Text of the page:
An automated larval rearing robot stands in the mosquito factory at Verily Life Sciences’ lab in South San Francisco.
Silicon Valley researchers are attacking flying bloodsuckers in California's Fresno County. It's the first salvo in an unlikely war for Google parent Alphabet Inc.: eradicating mosquito-borne diseases around the world.
A white high-top Mercedes van winds its way through the suburban sprawl and strip malls as a swarm of male Aedes aegypti mosquitoes shoot out of a black plastic tube on the passenger-side window. These pests are tiny and, with a wingspan of just a few millimeters, all but invisible.
“You hear that little beating sound?” says Kathleen Parkes, a spokesperson for Verily Life Sciences, a unit of Alphabet. She’s trailing the van in her car, the windows down. “Like a duh-duh-duh? That’s the release of the mosquitoes.”
Jacob Crawford, a Verily senior scientist riding with Parkes, begins describing a mosquito-control technique with dazzling potential. These particular vermin, he explains, were bred in the ultra-high-tech surroundings of Verily’s automated mosquito rearing system, 200 miles away in South San Francisco. They were infected with Wolbachia, a common bacterium. When those 80,000 lab-bred Wolbachia-infected, male mosquitoes mate with their counterpart females in the wild, the result is stealth annihilation: the offspring never hatch.
Better make that 79,999. “One just hit the windshield,” says Crawford.
Mosquito-borne disease eradication is serious stuff for Alphabet, though it is just one of many of the company’s forays into health care and life sciences. Through Verily and other branches of the company, Alphabet is investigating smart contact lenses, artificial intelligence applications for health care, and the molecular mechanisms of aging. Just this month, Google hired Geisinger Health Chief Executive Officer David Feinberg to oversee its many health-care initiatives.
Verily guards its technology closely. But it stands to reason that if it succeeds in making mosquito control easy and cheap enough, it could have a lucrative offering on its hands: Many governments and businesses around the globe might be glad to pay for a solution to their mosquito problems.
In the arid climate of California’s Central Valley, A. aegypti are detested for their vicious bite. But there, at least, they don’t typically transmit disease. Other places aren’t so lucky. The mosquito species is among the world’s deadliest, spreading diseases such as dengue fever and chikungunya in the tropics and subtropics. The diseases its bite carries kill tens of thousands of people every year and infect millions more. Releasing Wolbachia-infected mosquitoes into the wild may eventually wipe out entire populations of deadly mosquitoes and the diseases they carry.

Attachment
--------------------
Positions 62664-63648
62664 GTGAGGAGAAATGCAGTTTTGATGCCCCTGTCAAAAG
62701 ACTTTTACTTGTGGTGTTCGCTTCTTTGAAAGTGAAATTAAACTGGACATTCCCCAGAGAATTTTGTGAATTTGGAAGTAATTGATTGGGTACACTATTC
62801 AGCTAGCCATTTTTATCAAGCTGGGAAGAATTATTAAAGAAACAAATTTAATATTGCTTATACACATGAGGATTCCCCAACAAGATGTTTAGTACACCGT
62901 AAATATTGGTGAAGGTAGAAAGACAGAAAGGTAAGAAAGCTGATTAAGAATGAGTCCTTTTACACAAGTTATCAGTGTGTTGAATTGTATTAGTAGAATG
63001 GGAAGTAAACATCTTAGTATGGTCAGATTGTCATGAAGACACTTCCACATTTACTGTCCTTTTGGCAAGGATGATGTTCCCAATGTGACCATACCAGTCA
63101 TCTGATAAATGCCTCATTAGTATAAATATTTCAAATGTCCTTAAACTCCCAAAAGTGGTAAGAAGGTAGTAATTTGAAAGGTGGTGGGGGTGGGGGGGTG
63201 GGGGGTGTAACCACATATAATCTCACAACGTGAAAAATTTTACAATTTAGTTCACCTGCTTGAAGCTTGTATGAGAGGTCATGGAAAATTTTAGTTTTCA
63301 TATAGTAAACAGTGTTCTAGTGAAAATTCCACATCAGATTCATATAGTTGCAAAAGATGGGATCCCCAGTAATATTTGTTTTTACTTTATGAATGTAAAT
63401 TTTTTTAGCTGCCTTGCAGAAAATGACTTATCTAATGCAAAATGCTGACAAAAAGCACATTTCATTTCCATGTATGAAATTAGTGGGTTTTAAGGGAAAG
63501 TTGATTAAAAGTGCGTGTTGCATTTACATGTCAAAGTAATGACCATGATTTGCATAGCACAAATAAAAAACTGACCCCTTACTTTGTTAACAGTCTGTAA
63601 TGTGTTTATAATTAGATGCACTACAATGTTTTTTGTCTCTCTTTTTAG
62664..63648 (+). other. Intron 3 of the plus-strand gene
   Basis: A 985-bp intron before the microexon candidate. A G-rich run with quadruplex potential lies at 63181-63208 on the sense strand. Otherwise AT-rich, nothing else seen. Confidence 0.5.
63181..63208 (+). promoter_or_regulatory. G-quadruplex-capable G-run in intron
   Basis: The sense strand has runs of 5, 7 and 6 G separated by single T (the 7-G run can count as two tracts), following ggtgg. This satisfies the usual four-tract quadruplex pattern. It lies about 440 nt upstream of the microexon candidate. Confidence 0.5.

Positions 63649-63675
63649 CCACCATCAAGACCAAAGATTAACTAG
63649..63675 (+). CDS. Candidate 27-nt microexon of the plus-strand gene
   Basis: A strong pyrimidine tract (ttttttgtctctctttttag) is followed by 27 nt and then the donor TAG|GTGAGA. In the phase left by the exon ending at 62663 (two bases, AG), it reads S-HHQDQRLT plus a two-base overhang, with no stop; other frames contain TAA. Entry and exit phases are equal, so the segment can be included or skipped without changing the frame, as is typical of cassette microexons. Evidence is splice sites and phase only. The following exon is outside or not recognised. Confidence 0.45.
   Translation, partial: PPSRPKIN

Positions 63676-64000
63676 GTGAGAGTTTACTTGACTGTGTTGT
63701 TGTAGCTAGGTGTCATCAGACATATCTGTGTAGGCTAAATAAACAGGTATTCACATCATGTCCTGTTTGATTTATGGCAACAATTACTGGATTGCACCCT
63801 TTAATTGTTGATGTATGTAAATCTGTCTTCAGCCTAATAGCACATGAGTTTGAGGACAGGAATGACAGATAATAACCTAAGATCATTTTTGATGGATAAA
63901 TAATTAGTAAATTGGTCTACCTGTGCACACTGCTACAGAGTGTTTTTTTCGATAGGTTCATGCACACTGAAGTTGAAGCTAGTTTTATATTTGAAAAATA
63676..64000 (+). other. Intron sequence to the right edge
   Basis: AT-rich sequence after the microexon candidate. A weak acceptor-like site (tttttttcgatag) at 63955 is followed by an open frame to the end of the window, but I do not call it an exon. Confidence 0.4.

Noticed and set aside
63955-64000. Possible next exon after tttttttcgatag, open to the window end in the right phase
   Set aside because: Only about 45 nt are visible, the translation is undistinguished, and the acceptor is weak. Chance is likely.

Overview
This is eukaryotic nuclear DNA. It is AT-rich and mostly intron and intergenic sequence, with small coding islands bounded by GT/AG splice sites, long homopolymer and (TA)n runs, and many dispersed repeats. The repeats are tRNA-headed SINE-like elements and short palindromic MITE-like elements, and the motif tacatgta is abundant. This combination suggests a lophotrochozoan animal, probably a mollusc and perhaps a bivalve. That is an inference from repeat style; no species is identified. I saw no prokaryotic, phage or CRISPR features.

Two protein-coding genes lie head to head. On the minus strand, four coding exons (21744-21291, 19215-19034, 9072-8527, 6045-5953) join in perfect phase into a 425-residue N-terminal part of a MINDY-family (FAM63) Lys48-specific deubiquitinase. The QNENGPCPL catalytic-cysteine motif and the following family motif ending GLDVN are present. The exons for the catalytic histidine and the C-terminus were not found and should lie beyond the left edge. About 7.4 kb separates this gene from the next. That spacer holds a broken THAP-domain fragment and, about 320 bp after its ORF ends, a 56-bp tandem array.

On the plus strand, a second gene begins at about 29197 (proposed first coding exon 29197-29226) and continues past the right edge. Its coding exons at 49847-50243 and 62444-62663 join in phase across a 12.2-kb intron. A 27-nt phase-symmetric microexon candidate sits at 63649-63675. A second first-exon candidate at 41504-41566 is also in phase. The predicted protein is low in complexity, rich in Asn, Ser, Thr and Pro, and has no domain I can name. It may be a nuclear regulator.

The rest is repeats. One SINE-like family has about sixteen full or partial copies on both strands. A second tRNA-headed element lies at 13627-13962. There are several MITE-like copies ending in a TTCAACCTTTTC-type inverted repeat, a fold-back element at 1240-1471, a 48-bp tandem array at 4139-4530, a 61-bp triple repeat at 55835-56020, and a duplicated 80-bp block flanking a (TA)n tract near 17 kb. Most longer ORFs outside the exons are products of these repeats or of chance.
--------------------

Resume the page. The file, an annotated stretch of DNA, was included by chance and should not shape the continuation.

Mature mosquitos are seen inside a protected container in the mosquito factory at the Verily’s lab.
Photographer: David Paul Morris/Bloomberg
At least that’s the plan if the field tests pan out in California. Every morning during mosquito season—which runs from April to November—the van, emblazoned with “Debug Fresno,” cruises through leafy housing tracks full of multistory homes. At predetermined locations, an algorithm automatically releases carefully calculated numbers of mosquitoes, counting each individual insect with the help of a laser as it exits the van.
As the efforts to wipe out mosquito-borne diseases have ramped up, a few different approaches to the problem have emerged. Bill Gates alone has pledged more than $1 billion for technologies that may help wipe out malaria, including controversial efforts to genetically modify mosquitoes. Verily’s approach relies on a variation of a very old strategy known as sterile insect technique, in which a population is gradually killed off by interfering with the ability to reproduce.
It’s unclear what would happen if the world’s disease-causing mosquitoes were done away with. The ecological role that mosquitoes play hasn’t been thoroughly studied, though some scientists suggest we might be just fine without them. But it’s clear that A. aegypti has no business in Fresno County. Native to warmer, wetter climes, no one knows where they came from when they first showed up in 2013. All that’s certain is that they have spread extremely rapidly.